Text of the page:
Blogtable Archive

Blogtable: Did Zaza Pachulia deliberately try to injure Russell Westbrook?

Each week, we ask our scribes to weigh in on the most important NBA topics of the day.

From Staff

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Russell Westbrook says Zaza Pachulia deliberately tried to injure him. What say you?

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David Aldridge: I can’t judge intent, though the optics of it were horrible. I am reminded, though, of what I would think after hearing a certain player (he’s now on TV) had been involved in some kind of off-court incident: “why is it, when the (bleep) goes down wrong, you’re always there?” Why are guys always limping after encountering Zaza? Yes, he’s clumsy. But nothing in that exchange with Westbrook suggests a professional athlete, as Pachulia is, exercising any kind of restraint or control of his body, as he obviously has, or he wouldn’t be a professional athlete. I have said and continue to believe that Matthew Dellavedova, if not a dirty player, is a careless one, who throws his body around not caring if it careens into someone else’s at an odd angle and causes injury. I guess I’d put Zaza in that same category. And just as the league ultimately penalized Draymond Green for continued groin contact whether he “meant” to do it or not, it has to ultimately adjudicate Pachulia if this continues.

Steve Aschburner: I say it’s got to be hard to be Zaza. In a league of ridiculously lithe and agile athletes, Pachulia is a plodder. A plowhorse trying to keep up with thoroughbreds. His rap sheet of shaky, punishing plays suggests malice, and yet the worst of his banging and thrashing was perpetrated last season on his own teammate, Kevin Durant (and Zaza was mortified by it). So did it look like he targeted his fall to land on Westbrook’s legs? Yeah. But would that have been a lot to process in real time — Nick Young’s foot catching Pachulia behind the knee, giving him an opportunity to try for a little mayhem — to have an alibi? Yeah. No one wants to be known as a dirty player. But it surely can’t be fun, either, being known as an oaf or a lummox in a league full of gazelles. Cut Zaza some slack.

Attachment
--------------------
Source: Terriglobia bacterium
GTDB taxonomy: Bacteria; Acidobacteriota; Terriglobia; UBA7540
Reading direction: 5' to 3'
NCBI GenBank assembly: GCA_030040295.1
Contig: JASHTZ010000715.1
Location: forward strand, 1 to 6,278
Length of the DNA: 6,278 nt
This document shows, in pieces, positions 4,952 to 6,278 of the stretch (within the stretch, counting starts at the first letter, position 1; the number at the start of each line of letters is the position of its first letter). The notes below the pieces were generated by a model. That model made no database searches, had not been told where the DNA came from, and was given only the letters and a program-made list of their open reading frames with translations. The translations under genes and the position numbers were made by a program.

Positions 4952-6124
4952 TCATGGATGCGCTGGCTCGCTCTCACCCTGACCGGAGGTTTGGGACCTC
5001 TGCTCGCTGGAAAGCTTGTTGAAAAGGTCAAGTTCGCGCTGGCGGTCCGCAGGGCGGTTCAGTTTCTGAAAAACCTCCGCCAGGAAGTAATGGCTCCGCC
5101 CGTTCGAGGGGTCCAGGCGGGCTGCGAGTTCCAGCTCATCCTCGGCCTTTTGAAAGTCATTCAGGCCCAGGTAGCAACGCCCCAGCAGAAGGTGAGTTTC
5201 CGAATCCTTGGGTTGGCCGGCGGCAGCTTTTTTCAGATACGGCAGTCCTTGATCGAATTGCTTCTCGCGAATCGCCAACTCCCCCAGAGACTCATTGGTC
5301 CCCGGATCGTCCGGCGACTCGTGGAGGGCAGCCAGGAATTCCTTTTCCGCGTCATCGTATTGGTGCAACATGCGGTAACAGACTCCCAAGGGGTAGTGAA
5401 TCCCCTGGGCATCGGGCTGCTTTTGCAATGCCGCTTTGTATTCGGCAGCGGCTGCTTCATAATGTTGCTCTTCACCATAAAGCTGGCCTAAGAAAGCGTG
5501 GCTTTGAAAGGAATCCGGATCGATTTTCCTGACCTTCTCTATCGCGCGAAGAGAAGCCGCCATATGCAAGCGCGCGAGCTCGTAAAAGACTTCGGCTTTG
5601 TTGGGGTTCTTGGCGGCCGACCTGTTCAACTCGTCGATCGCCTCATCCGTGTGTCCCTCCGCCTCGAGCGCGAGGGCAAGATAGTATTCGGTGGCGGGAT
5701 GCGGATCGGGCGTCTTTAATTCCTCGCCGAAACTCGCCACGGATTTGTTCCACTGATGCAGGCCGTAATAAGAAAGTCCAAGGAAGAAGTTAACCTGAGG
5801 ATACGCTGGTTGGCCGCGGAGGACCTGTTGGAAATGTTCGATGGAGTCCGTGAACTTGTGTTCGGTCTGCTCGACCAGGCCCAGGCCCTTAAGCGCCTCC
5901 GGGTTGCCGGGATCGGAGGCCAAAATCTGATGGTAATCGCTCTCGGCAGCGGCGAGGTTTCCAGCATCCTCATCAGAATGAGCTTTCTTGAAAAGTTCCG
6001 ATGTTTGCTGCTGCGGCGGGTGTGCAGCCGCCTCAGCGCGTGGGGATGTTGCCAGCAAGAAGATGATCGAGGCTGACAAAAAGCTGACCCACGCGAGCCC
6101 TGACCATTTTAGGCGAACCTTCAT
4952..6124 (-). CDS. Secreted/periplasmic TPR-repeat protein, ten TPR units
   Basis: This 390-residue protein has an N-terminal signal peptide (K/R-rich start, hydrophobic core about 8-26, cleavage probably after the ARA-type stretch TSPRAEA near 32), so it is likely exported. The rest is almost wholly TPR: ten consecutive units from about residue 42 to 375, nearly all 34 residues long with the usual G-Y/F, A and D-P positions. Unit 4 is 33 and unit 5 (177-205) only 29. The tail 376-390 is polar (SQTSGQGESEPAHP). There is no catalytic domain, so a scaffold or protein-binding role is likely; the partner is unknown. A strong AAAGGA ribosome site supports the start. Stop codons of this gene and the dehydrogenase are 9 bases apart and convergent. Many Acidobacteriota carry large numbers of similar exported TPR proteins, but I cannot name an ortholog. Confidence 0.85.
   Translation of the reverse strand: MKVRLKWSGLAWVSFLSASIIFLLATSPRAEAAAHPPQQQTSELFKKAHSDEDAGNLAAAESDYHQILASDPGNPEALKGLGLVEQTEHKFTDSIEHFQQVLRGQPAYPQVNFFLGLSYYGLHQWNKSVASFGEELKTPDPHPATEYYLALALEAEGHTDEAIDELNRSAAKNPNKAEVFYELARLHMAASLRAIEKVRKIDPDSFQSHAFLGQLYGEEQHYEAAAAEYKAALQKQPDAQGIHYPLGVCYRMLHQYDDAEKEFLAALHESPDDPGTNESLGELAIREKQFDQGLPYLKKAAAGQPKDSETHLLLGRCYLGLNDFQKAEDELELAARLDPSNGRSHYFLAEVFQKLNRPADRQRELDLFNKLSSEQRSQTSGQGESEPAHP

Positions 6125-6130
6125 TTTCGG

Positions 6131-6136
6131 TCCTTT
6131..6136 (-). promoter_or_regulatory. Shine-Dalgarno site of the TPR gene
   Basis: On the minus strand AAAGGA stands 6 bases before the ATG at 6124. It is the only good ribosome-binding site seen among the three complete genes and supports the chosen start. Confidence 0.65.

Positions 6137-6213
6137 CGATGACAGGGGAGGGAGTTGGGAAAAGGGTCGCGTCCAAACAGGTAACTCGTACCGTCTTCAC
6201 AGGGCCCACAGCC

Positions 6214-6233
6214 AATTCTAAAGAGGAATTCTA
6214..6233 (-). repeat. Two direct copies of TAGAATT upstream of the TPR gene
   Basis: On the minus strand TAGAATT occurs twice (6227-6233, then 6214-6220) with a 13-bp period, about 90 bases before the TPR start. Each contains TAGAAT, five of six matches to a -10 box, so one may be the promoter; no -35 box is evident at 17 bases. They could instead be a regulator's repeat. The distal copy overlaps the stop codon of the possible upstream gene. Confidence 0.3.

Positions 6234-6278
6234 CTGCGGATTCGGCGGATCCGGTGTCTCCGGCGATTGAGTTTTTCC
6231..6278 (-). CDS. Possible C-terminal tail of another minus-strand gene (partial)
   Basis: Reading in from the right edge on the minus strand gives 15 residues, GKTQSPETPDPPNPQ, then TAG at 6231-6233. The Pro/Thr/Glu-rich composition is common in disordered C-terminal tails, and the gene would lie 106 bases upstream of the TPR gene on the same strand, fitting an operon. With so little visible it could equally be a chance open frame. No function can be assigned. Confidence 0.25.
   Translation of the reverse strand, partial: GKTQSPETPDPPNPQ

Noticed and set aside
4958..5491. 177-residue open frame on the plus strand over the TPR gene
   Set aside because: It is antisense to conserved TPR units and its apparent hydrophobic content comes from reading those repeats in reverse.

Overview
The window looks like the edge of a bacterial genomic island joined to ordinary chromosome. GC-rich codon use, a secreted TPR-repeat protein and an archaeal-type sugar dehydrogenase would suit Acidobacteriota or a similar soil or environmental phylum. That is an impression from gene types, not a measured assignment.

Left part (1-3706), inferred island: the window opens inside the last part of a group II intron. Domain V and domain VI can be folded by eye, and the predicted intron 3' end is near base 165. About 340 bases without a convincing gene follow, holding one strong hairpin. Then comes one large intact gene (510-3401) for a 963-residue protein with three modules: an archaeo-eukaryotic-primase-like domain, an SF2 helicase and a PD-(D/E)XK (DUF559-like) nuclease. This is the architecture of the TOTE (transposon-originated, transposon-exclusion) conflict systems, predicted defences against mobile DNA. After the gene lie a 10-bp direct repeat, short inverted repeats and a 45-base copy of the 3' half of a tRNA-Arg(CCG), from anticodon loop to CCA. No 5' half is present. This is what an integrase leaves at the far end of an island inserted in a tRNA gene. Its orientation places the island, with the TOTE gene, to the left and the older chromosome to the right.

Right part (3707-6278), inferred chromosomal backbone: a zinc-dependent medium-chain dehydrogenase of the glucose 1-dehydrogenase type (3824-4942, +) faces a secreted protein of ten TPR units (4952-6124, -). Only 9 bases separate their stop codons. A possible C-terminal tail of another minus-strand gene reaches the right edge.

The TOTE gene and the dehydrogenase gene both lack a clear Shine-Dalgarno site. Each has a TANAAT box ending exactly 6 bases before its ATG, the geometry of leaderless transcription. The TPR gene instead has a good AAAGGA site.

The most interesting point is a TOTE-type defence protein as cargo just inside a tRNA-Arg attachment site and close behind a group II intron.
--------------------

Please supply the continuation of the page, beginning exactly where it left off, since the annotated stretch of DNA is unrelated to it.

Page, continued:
Tas Melas: Zaza Pachulia is an “opportunistic dirty player”. Nick Young’s foot on the back of his knee gave him enough reason to fall on Westbrook. He could have maintained his balance far better than he did, possibly even stayed on his feet, but when opportunity knocks, Zaza is there. He doesn’t overtly go out of his way to hurt anyone, but someone giving him a nudge was enough of a justification to fall on an opponent, and if there’s an injury which occurs because of it, so be it.

Shaun Powell: I say the evidence is in and Zaza Pachulia is — brace yourself, now — slow-footed and clumsy. And sometimes the clumsy players are the most dangerous, not only to the opposition, but to their own teammates. The replays clearly showed Zaza’s leg buckling from a hit, causing him to lose balance. Maybe a more athletic player doesn’t collapse. And sure, Zaza has been involved in questionable issues before this. But he’s a big oaf, first and foremost. On this play, he was guilty of that.

John Schuhmann: I’m not Zaza Pachulia, so I don’t know. But Pachulia’s reputation as an irritant doesn’t help him when it comes to stuff like this.

Sekou Smith: I think suggesting deliberate or “dirty” intent about Zaza is something that simply is not there. Those words imply a sinister intention or a dark side I’ve never witnessed in the big fella. Is he, as Kevin Durant suggests, a bit clumsy? I think so. That makes much more sense than Zaza being some dirty player bent on taking out opposing team’s stars like Russell Westbrook on a regular basis. Yes, he plays a physical style and pushes it to the edge sometimes. Dirty, though, that’s strong. I didn’t think it was fair when Spurs coach Gregg Popovich tagged Zaza with that label after the Kawhi Leonard incident in the Western Conference finals last year. And I don’t like it now. That’s a serious charge, one that carries a heavy burden of proof, one I don’t think Russ, Pop or anyone has established.

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